Outnumbered, Goldfinger takes the opportunity to run, leaping into a helicopter piloted by a henchman. James, IQ and Beatrice run into the courtyard, deciding to follow the chopper in the car. But as they drive over the drawbridge of the castle, it begins to rise; Goldfinger has the remote control for the drawbridge. Nonetheless, James puts his foot on the pedal and sends the car flying off the end of the rising drawbridge, clearing the moat successfully. James asks IQ for his metal-melting gizmo, and fires it at Goldfinger's helicopter, promptly melting it. Goldfinger and his henchman fall into a nearby lake, where Goldfinger laments that all the metal from his golden helicopter will take months to recover from the water - much to the amusement of James, IQ and Beatrice.

Review: One of the less appealing outings of the Corrierino run, this deals with similar subject matter to The Gilt Complex from the US Marvel comic series - which also involves Goldfinger, Italy and the Philosopher's Stone - but isn't as good as the Marvel story. While the occasional fantasy tale is well within the rules of the Bond Jr universe, and the Philosopher's Stone is a natural choice for the franchise to pick up and run with given Goldfinger's well-documented proclivities, the device isn't particularly well deployed here, to say the least. The plot is all rather vague; it doesn't seem clear (though it could be our translation skills at fault) whether Beatrice's father already had the Stone and Goldfinger stole it from him, or whether it comes from elsewhere (by the end of The Gilt Complex, the Stone is in fact in IQ's possession, not that we'd expect any continuity between the two stories); and in any case we don't actually even see the Stone in this strip, which is a bit of an anticlimax. As is the fact that its effects are so fleeting; and the fact that Goldfinger can only afford one henchman, and gives up so easily at the end - especially given he ostensibly had world domination in his grasp just a few pages earlier. When you add IQ's metal-melting device to the mix, it's all a little bit too fantastical, particularly the finale (see 'Lows'). On the other hand, it's great to see Florence making it into the series, and the artwork of the Palazzo at the start is among the strip's handful of highlights. Speaking of which...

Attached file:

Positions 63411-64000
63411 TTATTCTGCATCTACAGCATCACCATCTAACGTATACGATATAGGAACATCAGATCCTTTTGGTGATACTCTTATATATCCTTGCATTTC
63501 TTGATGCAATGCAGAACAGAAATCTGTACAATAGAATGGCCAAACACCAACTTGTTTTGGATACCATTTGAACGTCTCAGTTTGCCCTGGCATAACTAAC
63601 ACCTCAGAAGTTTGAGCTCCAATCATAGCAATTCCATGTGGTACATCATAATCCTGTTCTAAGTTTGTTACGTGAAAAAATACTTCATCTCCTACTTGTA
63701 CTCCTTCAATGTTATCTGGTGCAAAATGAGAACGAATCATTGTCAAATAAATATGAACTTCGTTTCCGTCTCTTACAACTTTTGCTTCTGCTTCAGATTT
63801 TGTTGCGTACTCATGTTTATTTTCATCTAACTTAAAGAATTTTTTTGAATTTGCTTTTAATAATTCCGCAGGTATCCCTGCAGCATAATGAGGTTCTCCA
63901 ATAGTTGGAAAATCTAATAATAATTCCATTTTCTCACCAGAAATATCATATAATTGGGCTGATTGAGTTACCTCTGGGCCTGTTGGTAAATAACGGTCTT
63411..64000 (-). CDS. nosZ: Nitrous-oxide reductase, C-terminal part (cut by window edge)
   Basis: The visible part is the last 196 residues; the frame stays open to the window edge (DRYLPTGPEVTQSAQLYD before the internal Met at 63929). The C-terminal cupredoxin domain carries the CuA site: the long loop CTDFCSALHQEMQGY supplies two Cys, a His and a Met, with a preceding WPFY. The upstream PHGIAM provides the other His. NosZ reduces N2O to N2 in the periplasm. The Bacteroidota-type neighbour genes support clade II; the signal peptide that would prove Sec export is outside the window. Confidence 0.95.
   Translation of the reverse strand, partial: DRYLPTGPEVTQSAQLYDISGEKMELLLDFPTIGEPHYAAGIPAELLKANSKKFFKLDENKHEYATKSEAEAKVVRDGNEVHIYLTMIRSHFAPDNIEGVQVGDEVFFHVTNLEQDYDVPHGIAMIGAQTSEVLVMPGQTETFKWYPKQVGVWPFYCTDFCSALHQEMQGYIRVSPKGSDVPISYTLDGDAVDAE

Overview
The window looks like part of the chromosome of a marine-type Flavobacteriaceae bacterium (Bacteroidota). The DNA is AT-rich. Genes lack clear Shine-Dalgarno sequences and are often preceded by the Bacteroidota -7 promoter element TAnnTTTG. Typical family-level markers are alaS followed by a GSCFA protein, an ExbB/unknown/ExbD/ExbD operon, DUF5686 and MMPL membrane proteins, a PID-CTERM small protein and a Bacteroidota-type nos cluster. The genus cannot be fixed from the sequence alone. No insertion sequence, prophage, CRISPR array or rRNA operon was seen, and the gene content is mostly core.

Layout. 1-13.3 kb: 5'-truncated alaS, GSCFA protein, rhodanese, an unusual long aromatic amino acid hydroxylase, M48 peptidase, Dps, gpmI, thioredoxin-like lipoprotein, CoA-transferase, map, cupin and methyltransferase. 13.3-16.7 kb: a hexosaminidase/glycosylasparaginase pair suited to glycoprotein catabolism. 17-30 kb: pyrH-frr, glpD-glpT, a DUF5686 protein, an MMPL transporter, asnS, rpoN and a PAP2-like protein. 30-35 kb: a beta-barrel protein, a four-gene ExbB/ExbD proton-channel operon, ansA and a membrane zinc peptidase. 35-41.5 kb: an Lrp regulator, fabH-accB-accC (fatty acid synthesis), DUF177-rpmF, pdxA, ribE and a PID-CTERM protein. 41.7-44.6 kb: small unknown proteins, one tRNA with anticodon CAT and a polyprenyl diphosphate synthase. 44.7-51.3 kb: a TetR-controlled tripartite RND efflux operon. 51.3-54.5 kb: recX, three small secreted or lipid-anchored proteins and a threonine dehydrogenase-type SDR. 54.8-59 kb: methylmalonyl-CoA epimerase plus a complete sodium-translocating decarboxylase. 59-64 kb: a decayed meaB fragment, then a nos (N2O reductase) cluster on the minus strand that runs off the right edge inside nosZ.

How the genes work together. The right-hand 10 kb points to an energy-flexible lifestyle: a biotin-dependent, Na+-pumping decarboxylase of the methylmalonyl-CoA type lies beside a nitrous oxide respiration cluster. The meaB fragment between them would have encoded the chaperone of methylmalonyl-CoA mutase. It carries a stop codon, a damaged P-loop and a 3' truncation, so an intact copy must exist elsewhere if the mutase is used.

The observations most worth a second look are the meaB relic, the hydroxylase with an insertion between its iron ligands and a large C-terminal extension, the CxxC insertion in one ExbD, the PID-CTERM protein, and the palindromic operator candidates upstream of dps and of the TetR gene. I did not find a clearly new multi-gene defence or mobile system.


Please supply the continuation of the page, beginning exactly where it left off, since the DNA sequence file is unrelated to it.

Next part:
Highs: It's a cliché but nonetheless true that you don't know what you've got till it's gone, like Trevor Noseworthy largely is from the James Bond Jr comic stories; and having found ourselves grudgingly missing him as a result, his little cameo here - bragging about an expensive bit of souvenir tat he's apparently been flogged under false pretences - warmed our collective heart.

IQ's device being used to melt Goldfinger's helicopter in mid-air is a bit of a jump-the-shark moment, if we're honest. When you hand the protagonists pseudoscience so outrageous as to be essentially magical, and the villains' own magic is so lacklustre in comparison, the stakes become so low as to be invisible.

Gadgets & Gizmos:
IQ's umbrella device generates pulses with increasing intensity as it homes in on the electronic pins that the Warfield gang are wearing - although unlike the umbrella devices from the TV episode Red Star One, it seemingly can't be used for audio communication. Meanwhile, the molecular modifier can reduce any metal to its liquid state; IQ built it for use on locks to enable the gang escape from Warfield, but it can also render entire helicopters liquid at the touch of a button.

SCUM on the Surface:
Not mentioned in this story.

Florence's town hall, the Palazzo Vecchio, is here referred to by its older name of Palazzo della Signoria.